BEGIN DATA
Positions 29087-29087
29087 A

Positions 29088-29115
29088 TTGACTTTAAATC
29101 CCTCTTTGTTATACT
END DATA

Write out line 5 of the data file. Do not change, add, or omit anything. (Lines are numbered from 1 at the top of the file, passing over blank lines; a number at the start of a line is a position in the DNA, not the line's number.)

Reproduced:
29101 CCTCTTTGTTATACT